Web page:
The Sunrise Ritual
Characters: Cyclops, Gambit
Category: er... not really sure...
Rating: PG-13 for some nasty words your average 13-year-old has known for years anyway
Archive: Lebeau Library, Heart of a Hero; anyone else can archive it, too, just please as first.
Summary: Two friends renew a ritual
Disclaimer: Cyclops/Scott Summers and Gambit/Remy Lebeau aren't *really* mine although my WritingMuse is at this moment devising a plot to steal them away. Heineken beer isn't mine either not that I want it; I'm one of those icky people who only like sweet, nancy-boy cocktails Further Hoopla: I was re-reading all my X-Men titles for research (no, really!) and I realised that there hasn't been a single argument between Scott and Gambit. Not one! Granted, they haven't talked to each other much either. I got to thinking: they have pretty similar backgrounds and complementary personalities. At worst, they hate each other so much they can't even stand to talk to each other. But what if they were (gasp) friends!?! I mean, honestly, does Scott have a best friend around the mansion? And although Gambit and Storm are written in as best friends/confidants, I can't really see her and Remy kicking their feet back on the couch to watch a Rangers game. And, well, this is what my little plot bunnies came up with.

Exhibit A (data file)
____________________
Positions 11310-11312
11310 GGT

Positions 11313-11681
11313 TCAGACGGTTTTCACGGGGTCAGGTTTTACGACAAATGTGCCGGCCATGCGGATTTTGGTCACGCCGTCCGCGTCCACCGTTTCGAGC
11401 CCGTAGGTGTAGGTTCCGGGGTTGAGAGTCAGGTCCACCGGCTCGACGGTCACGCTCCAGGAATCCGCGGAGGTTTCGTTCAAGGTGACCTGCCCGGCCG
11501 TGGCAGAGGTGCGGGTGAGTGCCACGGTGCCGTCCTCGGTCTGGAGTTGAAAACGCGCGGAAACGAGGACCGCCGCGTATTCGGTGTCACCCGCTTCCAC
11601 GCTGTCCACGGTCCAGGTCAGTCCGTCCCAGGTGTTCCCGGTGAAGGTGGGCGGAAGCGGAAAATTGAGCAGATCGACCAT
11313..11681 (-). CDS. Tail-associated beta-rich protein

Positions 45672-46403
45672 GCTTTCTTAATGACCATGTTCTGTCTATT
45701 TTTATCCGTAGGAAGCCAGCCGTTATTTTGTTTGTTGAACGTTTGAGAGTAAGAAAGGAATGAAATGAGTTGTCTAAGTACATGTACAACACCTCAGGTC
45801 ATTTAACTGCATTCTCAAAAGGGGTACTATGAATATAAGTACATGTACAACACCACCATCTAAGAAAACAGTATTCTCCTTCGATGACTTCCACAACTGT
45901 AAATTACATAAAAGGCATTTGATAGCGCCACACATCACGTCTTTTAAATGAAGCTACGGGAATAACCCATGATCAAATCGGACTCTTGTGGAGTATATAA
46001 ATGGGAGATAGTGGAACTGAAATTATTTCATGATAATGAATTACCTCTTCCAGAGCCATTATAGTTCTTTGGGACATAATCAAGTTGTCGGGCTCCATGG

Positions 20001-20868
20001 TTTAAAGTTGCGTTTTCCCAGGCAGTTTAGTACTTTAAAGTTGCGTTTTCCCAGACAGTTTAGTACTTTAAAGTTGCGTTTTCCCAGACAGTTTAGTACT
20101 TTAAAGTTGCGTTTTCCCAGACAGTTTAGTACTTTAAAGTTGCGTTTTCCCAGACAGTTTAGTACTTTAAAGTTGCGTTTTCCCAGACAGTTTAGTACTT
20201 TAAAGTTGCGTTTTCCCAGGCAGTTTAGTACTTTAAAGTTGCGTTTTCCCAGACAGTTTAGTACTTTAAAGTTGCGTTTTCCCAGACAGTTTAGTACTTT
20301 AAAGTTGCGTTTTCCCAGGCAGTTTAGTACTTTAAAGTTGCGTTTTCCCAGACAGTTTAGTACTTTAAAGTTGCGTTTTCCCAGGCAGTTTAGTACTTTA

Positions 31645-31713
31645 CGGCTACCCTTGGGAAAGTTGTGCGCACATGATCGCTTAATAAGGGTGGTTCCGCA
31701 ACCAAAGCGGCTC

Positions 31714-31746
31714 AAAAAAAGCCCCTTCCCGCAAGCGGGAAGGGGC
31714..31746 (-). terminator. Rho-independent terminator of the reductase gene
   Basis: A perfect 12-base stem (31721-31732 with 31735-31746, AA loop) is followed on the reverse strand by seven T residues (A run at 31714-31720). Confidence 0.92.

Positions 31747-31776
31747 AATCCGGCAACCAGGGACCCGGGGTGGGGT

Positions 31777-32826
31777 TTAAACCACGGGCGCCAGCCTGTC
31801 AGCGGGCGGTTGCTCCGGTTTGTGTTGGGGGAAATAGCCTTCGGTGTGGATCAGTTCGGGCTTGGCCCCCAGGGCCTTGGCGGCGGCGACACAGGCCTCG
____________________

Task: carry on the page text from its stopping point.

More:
Feedback, as you all know, is craved; lots of feedback results in spontaneous applause and a spot on a super-duper, nifty keen-o ultra-kewl and lovely pedestal.
Remy loped into the hangar, six-pack of Heinekens in one hand and an unlit cigarette in the other. It was way past midnight; probably close to three or four in the morning. It was funny how they were both up in time to see the sunrise. They were dayenders for him though, while for Scotty, they started it off.
As always, Scott was puttering around in the guts of the Blackbird. The mansion had two schools on thought on him post-Apocalypse-takeover. Half of the X-Men went on blithely believing that nothing had changed, nothing could change, and nothing would ever change. The other half thought that he underwent a drastic personality switch. Remy sat firmly on the fence. The Scott he knew had always been like this: madly driven, sarcastic, skirting on the edge of wild. He just felt the need to hide it before. Why, Remy never fully understood.
He stood at the foot of the ladder. Looking up led to an unobstructed view of Scotty's denim-clad hienie. Remy shook the ladder. "Hey you."
Scott's head popped out from the depths of the engines. A corner of his mouth lifted upward. "That better be Heineken or you're a dead man, Rems."
"Scotty, vieux, never underestimate a Cajun's ability t'get a woman, cook a mean barbecue, an' find de best brew in town." He shook the ladder again, harder this time. "Now stop inhalin' dem gas fumes an' help me say hello t'de sun, hein?"
Scott slid down the ladder, catching the rag that Rems threw at his face without having to turn his head. He wiped his fingers, watching the other man walk to the hangar doors with a gracefulness that could only be accomplished if one was double-jointed everywhere or had bones made of Jell-o.